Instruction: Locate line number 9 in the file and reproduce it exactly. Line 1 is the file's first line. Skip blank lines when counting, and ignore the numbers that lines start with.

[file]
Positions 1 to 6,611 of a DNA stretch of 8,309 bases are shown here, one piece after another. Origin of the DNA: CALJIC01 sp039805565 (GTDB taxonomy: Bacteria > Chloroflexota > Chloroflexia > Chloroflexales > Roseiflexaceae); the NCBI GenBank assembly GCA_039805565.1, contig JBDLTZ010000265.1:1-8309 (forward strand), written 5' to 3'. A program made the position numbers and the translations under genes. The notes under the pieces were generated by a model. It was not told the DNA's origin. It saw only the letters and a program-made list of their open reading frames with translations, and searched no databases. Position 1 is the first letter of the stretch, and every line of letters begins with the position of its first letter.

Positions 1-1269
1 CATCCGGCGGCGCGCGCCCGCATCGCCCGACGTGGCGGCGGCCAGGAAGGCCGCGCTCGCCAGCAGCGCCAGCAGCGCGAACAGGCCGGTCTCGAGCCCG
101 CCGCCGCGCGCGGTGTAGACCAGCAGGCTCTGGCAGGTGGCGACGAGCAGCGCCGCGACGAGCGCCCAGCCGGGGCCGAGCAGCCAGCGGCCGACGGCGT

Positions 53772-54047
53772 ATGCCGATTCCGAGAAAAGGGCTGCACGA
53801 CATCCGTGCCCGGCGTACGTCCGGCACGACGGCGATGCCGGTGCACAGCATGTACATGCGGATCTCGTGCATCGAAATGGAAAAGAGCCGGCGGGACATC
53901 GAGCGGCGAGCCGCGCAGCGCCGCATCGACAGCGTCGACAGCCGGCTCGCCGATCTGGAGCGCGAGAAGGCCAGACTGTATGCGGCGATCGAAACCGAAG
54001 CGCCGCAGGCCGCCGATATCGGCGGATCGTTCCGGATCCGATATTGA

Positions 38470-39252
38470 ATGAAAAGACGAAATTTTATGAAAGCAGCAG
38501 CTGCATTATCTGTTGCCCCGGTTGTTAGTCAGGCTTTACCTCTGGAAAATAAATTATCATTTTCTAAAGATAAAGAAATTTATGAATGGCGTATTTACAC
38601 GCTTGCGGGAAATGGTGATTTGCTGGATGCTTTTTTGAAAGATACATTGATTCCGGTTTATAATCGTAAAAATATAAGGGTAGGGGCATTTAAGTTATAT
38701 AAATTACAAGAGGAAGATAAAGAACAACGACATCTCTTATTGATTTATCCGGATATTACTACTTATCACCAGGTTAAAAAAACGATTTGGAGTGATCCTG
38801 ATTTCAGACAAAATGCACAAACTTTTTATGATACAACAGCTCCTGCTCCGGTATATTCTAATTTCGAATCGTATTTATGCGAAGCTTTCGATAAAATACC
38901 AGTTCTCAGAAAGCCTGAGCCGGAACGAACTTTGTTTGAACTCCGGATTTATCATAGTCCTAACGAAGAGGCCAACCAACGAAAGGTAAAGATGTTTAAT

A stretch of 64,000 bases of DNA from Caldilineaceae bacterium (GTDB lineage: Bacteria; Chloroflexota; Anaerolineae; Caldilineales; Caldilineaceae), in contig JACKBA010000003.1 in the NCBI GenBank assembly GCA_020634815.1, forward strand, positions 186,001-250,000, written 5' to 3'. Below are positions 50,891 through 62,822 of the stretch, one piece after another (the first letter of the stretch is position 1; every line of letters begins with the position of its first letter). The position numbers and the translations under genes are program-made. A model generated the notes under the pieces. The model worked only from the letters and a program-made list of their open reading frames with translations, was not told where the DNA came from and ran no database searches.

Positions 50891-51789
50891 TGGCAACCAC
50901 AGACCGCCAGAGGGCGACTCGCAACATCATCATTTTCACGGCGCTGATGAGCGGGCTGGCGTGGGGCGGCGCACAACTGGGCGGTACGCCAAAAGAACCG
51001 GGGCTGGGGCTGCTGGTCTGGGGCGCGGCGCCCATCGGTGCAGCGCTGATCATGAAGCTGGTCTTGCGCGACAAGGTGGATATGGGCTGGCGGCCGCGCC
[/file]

54001 CGCCGCAGGCCGCCGATATCGGCGGATCGTTCCGGATCCGATATTGA